And so instead of being a story about Moffat’s astonishingly malevolent creation, The Lying Detective has to be a story about repairing the series’ central relationship post-fridging. And those remain rotten foundations to build upon. The big failure is the transition between Act II and Act III, as John has to lose his faith that Sherlock knows what he’s doing and beat him, a process that’s bewildering in its lack of motivation. The crux of the problem is that Smith is simply too good a monster, and has been too consistently and utterly awful through the second act for Moffat to then turn around and sell John’s doubts.
But the larger problem, frankly, is that the entire structure here is clumsy and forced. Moffat’s intricate resolutions often falter in the face of refrigerator logic, and the conceit that Sherlock always has to be steps ahead of all of his antagonists often necessitates some fairly tortured chains, but this is deeply egregious. It’s useful to compare to His Last Vow, which similarly relies on Sherlock both outthinking his opponent and having a chain of reversals where his assumptions go wrong. There, however, Sherlock’s ultimate play is made to feel desperate. Yes, he thought to have John’s gun on hand, but this feels like a last fallback plan, enacted after Sherlock’s missteps have cost him dearly.
Here, however, his only real misstep is his failure to recognize Eurus impersonating Faith, and there are precious few consequences for it. Indeed, there’s a strong sense that the plan was always to catch him with the recorder in Watson’s cane, since only that outcome serves to fully resolve the mandate laid down by Mary on how to save John. But this doesn’t just reduce the episode to a sort of worst case parody of Sherlock in which the entire episode is just the mechanistic resolution of Sherlock’s pre-existing plan, it’s also just really dumb.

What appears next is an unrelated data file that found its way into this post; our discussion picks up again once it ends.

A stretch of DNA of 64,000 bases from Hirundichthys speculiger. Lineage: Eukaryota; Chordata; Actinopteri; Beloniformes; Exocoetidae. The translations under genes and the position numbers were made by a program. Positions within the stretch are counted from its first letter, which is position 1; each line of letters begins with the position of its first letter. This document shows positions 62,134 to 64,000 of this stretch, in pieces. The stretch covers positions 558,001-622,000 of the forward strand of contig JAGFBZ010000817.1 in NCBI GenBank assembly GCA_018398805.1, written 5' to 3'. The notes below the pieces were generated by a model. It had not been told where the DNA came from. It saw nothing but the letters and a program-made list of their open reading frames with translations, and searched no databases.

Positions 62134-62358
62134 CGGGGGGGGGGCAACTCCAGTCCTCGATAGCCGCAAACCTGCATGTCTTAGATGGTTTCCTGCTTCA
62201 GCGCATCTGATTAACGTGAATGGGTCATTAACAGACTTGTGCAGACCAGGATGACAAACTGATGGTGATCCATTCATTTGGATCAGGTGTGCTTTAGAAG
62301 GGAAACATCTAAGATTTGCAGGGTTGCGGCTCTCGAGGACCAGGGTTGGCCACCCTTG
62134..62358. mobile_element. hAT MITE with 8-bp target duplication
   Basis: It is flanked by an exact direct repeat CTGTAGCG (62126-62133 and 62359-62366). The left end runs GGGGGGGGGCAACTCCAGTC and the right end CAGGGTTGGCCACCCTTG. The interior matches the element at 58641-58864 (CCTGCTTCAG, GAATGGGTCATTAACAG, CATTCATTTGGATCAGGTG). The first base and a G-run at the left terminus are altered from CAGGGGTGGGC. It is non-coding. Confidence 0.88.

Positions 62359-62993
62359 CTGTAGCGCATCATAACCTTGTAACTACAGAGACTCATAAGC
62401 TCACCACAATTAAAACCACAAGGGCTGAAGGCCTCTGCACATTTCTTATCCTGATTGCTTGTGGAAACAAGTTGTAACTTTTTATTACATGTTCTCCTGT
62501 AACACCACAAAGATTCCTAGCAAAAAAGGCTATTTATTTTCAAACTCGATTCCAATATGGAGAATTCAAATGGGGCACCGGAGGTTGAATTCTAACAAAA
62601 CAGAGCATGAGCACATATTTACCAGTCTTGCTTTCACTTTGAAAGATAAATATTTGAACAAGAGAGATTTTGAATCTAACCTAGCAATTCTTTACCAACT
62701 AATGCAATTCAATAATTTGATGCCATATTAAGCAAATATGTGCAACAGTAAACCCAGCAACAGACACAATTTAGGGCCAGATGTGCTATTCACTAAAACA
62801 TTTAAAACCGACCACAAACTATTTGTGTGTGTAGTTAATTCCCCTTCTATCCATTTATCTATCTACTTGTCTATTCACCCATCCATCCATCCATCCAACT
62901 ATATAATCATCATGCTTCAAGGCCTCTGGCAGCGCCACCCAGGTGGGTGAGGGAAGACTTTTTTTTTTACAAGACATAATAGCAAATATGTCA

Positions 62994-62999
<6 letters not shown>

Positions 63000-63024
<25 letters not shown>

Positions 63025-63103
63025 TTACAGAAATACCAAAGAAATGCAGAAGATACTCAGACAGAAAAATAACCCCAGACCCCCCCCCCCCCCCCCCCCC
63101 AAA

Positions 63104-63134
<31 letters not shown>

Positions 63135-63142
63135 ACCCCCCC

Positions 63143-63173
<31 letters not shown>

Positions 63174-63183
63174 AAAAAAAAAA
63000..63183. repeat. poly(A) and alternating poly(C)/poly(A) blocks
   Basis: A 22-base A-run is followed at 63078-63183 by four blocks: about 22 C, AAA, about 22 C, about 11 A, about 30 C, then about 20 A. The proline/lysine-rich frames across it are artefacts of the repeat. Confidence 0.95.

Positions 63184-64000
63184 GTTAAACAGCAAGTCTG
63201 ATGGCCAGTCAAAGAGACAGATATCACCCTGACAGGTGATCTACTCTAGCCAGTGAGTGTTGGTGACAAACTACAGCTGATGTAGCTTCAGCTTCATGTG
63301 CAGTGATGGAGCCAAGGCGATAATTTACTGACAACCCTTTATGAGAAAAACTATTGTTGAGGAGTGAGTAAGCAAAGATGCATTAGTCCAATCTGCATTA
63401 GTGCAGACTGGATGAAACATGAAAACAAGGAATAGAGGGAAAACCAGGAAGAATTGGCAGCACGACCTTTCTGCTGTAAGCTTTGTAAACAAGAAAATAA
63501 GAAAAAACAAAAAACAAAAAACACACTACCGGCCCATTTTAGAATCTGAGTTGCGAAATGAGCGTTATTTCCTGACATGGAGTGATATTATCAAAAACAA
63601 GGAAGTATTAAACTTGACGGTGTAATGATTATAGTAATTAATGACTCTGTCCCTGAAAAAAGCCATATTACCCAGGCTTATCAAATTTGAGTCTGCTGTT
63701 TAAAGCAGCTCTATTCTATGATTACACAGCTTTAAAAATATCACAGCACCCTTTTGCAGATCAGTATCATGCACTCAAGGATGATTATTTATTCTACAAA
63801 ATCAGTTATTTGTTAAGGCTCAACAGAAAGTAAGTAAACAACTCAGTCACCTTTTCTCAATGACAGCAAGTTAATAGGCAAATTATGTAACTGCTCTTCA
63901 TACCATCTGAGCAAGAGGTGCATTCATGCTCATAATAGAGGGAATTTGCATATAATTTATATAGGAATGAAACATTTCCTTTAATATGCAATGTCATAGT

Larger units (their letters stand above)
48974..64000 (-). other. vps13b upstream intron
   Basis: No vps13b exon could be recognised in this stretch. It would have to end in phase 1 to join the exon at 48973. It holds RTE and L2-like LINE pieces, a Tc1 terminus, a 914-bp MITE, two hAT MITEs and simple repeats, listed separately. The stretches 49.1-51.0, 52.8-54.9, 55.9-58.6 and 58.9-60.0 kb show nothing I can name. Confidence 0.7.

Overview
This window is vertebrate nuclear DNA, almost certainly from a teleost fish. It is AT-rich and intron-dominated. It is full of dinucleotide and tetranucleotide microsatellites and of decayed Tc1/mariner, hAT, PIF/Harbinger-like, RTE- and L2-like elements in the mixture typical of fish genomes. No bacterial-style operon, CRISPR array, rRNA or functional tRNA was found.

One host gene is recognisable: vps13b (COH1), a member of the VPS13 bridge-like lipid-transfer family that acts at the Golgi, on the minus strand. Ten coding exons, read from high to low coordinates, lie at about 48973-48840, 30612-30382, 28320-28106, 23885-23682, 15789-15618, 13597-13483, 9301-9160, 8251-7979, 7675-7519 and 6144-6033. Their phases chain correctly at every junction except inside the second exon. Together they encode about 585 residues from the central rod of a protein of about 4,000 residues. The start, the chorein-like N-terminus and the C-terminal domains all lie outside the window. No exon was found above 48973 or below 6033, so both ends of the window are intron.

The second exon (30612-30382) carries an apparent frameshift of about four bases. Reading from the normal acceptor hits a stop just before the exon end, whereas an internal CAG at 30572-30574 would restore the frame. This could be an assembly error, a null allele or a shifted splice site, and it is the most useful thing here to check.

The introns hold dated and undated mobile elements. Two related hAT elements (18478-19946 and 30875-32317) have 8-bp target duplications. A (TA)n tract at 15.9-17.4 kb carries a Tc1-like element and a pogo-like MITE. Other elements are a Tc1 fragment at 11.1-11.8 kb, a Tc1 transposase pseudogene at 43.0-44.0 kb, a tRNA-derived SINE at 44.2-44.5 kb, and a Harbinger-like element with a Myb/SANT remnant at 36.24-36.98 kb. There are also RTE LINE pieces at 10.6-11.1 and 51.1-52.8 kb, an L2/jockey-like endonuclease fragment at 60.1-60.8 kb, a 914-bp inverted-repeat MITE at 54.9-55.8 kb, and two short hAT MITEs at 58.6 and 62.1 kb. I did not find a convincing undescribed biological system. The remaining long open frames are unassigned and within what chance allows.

We might also note that hinging an entire episode on Sherlock’s drug addiction is not the best call Moffat has made. While there are aspects of Moffat’s treatment of addiction that I like, it has, to say the least, had diminishing returns as it’s moved from the ambiguously sound plan to ensnare Magnussen to the crass “drugs give you superpowers” of The Abominable Bride to… whatever this is. I mean, it’s at least not suggesting that drugs have given Sherlock superpowers, but it’s still staying in a model where an addict relapsing is part of a clever plan and something that’s still ultimately basically controllable (in that everyone helps him get clean again at the end and he suffers no long-term effects or consequences). There’s still, at the heart of it, a romanticization not of drug use, which I wouldn’t give a shit about, but of addiction, which is an actual disease that destroys lives. Like way too much about this episode, it’s gross and tactless.
And that, in a nutshell, is where it goes wrong. Culverton Smith may be a phenomenal villain, but he disappears fifteen minutes from the end so that we can have a big John/Sherlock reconciliation scenes that is, frankly, a tedious and faintly desperate seeming mess that casts around aimlessly, invoking Irene Adler to no real point or purpose, and generally failing at the task of having anything to say.
Perhaps there was no better way for things to be, and the decision to kill off Mary really did put the show in this deep of a hole. And for all the impossibility of his task, Moffat really did turn out a remarkable and chilling episode. Nevertheless, the weight of errors and missteps around this season are sufficient to bring even its ambition down. Even Moffat can’t win ‘em all.Share on Twitter Share on Facebook